Delic and Ketamine Wellness Centers Announce Merger to Become Largest Psychedelic Wellness Chain in U.S.

Delic Holdings, the psychedelic wellness platform, announced this week it will enter a binding merger agreement with Ketamine Wellness Centers Arizona LLC, making Delic the largest psychedelic wellness chain in the country.

Ketamine Wellness Centers is a company based in Arizona and has 10 ketamine infusion treatment clinics in Arizona, Colorado, Florida, Illinois, Minnesota, Nevada, Texas and Washington. The new merger will add Delic’s two clinics in California and Arizona to KWC’s portfolio.

Delic expects to open 15 additional clinics across the country over the next 18 months, “further expanding access to millions who can benefit from psychedelic treatment for a variety of mental health conditions,” according to a news release.


Matt Stang, co-founder and CEO of Delic, said in a news release the merger will help the company, “bring the highest quality and safest treatment options to tens of millions of Americans suffering from a range of pain and mental health conditions.”

“KWC brings a world-class management team to the Delic family with decades of experience in operating clinics and hospitals and have had incredible success in their treatment outcomes for patients,” Stang said. “Adding KWC will ensure our existing patients and many more in the future will receive the best medical treatment and care. We are thrilled to partner with KWC and bring accessibility and psychedelic wellness to millions today through ketamine infusions and in the near future through all FDA-approved treatment options, which we expect to include MDMA and psilocybin.”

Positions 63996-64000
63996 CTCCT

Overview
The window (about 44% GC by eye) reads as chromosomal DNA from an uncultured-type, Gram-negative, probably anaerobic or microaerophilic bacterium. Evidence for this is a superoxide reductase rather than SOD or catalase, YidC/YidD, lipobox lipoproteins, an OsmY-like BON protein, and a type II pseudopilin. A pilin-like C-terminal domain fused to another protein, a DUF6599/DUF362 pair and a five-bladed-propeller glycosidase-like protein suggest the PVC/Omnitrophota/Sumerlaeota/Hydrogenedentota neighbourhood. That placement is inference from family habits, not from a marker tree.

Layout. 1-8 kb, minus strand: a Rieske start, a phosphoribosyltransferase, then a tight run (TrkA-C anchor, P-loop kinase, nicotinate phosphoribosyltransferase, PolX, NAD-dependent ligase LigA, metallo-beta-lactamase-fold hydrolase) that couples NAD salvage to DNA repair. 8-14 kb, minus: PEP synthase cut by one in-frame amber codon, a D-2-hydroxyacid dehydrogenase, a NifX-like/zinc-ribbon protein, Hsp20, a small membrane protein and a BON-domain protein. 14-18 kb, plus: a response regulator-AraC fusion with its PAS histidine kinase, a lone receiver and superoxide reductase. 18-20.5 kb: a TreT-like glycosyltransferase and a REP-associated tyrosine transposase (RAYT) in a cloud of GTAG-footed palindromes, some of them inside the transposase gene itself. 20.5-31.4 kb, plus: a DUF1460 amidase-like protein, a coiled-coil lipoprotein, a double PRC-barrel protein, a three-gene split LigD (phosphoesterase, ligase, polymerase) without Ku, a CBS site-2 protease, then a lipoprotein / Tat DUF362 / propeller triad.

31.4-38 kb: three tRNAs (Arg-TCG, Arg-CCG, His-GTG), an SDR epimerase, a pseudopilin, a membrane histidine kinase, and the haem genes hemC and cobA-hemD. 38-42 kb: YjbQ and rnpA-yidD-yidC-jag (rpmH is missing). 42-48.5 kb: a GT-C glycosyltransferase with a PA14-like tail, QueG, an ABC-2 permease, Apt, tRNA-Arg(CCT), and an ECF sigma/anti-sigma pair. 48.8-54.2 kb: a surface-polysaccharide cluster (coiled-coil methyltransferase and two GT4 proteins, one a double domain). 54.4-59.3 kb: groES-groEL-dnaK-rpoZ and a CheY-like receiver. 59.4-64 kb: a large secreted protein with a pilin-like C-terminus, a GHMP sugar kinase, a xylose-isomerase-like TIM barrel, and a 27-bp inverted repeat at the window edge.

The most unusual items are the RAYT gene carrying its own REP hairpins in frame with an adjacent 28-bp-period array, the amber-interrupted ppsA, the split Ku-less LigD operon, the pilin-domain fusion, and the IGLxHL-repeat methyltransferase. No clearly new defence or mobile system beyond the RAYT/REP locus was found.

Ketamine infusions have emerged as a promising treatment option for chronic diseases and pain disorders. Delic is focused on bringing psychedelic wellness to the mainstream and it’s starting to catch on.


Over the last several years as states have eased restriction on psychedelic drugs, a number of clinical trials have been launched using illicit psychedelic drugs like psilocybin, lysergic acid diethylamide (LSD) and MDMA — also known as molly or ecstasy — to treat mental health disorders. The practice is usually administered with the close guidance of a psychiatrist or psychotherapist.

The idea has been around for decades, even centuries in some cultures, but its popularity has picked up significantly over the past few years as investors and scientists have started to get behind the approach.

From 2010 to 2016, there were 22 clinical studies testing psilocybin and MDMA. Just in the last two years, there have been 29 clinical trials, including those for LSD.

In a study published in November of 2020, 71% of people who took psilocybin for major depressive disorder showed a greater than 50% reduction in symptoms after four weeks, and half of the participants entered remission1.

Complications and risks are there, although extremely rare, but this latest merger is another example of the interest and investment being made in the frontier of psychedelic wellness.

Written by Patrick Filbin

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